Heat chicken stock until very hot. Pour a bit of stock into roasting pan to loosen brown bits; add it back into stock.

Melt butter in a large pot over medium-low heat. Add chopped onion and sauté until soft and translucent, about 10 minutes. Add flour and cook, constantly stirring, for 2 minutes. Pour in hot stock and stir to combine. Simmer on low, while stirring, until liquid thickens, about 5 minutes. Season with salt and pepper. Add cream, cubed chicken, pearl onions, carrots, peas, and parsley. Mix well to combine. Divide the mixture among 4 oven-proof bowls.

On a well-floured work surface, roll out puff pastry to 1/4-inch thick. Cut 4 discs to fit each bowl. Slash a few vent holes in each disc. Brush the edge of each bowl with egg wash. Place dough on top. Brush dough with egg wash. Place bowls on a baking sheet lined with aluminum foil. Bake until pastry is golden and filling is bubbling, about 40 minutes. Yield: 4 servings.

Puff Pastry

Adapted from a recipe by Michel Richard in Baking with Julia by Dorie Greenspan.

2-1/2 cups all-purpose flour
1-1/4 cups cake flour
1-1/2 teaspoons salt
1-1/4 cups ice water
2 cups (4 sticks) chilled unsalted butter

Combine flours and salt in a food processor. Pulse to aerate. Add the water and pulse until a ball forms. Remove and form into a disc. Slash the top in a tic-tac-toe pattern. Wrap in a damp towel and refrigerate for about 5 minutes.

Meanwhile, place the butter between two sheets of plastic wrap and beat with a rolling pin until about 1-inch thick. Refrigerate until ready to use.

Unwrap the dough and place on a well-floured work surface, preferably marble or granite. Flatten and roll the dough into a large square. Roll the edges thin while keeping the center thicker. Place the butter in the middle of the dough and fold over the corners overlapping like an envelope. Press the rolling pin against the edges, making sure the package is square.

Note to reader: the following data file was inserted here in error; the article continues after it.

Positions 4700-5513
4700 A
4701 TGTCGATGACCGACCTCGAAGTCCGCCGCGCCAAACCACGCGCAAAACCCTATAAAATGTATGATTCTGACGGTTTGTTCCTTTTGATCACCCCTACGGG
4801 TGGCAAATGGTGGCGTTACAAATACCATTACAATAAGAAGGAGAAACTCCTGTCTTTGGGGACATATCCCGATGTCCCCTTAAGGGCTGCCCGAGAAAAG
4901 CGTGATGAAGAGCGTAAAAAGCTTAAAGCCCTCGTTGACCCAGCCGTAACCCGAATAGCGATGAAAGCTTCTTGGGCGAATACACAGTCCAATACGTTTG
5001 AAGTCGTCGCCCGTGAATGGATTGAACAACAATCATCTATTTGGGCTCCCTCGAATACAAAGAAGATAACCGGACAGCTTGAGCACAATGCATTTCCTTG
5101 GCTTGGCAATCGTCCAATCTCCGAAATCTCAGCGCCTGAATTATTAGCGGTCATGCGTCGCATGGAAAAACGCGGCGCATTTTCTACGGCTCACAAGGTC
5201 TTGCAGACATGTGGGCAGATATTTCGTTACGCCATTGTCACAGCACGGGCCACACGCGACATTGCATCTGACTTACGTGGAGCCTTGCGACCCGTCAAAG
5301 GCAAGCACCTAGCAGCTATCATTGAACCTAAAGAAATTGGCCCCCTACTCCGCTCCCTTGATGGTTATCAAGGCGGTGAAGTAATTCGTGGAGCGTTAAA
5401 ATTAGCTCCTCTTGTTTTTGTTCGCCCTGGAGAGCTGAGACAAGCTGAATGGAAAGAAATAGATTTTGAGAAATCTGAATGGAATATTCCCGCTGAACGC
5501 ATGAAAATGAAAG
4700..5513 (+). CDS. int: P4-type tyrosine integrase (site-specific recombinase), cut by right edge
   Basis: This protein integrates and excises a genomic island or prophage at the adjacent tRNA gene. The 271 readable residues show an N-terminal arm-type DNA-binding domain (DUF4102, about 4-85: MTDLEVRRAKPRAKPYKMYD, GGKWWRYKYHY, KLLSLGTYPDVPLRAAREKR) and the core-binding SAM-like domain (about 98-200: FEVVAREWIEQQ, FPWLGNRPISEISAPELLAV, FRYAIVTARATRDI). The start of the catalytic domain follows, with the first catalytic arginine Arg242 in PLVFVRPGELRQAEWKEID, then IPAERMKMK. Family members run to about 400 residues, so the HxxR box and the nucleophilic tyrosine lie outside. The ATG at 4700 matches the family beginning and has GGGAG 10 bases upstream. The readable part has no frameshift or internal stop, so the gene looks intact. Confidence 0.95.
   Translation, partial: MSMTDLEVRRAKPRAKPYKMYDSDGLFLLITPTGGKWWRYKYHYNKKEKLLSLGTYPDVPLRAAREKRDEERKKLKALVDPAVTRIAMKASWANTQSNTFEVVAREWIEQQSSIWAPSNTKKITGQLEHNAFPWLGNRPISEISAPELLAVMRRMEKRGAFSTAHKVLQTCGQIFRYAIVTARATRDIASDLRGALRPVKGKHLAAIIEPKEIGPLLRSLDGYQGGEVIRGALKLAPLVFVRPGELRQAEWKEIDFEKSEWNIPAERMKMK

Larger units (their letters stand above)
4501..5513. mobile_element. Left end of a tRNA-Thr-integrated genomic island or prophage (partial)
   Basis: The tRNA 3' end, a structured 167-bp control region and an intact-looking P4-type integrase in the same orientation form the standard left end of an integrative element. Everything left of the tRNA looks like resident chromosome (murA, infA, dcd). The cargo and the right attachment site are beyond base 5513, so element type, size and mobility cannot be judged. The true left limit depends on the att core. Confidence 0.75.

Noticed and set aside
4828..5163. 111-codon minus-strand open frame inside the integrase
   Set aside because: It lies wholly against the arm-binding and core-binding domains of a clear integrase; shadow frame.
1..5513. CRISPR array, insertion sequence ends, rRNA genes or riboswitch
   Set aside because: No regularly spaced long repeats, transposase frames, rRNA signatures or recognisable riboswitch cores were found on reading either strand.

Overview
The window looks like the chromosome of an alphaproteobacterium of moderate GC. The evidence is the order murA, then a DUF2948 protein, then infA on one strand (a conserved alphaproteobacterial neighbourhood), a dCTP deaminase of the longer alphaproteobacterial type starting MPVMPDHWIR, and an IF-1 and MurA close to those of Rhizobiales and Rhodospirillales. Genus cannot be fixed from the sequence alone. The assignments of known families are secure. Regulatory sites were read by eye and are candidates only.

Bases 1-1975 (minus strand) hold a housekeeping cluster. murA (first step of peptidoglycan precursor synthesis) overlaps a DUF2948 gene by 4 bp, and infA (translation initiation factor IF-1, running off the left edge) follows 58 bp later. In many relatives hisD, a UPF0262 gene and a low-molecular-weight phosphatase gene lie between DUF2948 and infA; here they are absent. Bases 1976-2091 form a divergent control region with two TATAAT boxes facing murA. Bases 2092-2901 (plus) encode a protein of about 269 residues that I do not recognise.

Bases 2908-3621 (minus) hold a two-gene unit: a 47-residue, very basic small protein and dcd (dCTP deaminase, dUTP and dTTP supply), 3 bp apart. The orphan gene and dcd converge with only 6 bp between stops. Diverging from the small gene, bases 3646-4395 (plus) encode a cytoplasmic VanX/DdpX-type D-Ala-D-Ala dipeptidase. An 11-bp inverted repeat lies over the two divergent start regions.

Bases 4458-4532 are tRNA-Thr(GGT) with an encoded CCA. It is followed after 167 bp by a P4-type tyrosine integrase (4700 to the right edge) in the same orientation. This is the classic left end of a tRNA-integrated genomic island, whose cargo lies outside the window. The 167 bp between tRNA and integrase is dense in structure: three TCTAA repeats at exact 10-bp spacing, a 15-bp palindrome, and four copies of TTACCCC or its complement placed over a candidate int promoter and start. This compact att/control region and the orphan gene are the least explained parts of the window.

Make sure the work surface, dough, and rolling pin are well-floured. Roll the package of dough into a rectangle, three times as long as it is wide. Brush off any excess flour. Fold the dough in thirds, up from the bottom and down from the top, like a business letter. Rotate the dough counter-clockwise so that the closed fold is to the left.

Roll the dough into a rectangle again, and fold into thirds again. The second turn is now complete. Wrap the dough in plastic and refrigerate for 30 minutes to 1 hour.

Repeat again twice, wrap, and refrigerate. Then repeat again twice to equal six folds. Wrap the dough in plastic and refrigerate until ready to use. Leftover dough can be wrapped in plastic and frozen. Defrost before using. Yield: 2-1/2 pounds pastry.

 

Joseph Erdos is a New York–based writer and editor, but above all a gastronomer and oenophile. He shares his passion for food on his blog, Gastronomer's Guide , which features unique recipes and restaurant reviews among many other musings on the all-encompassing topic of food.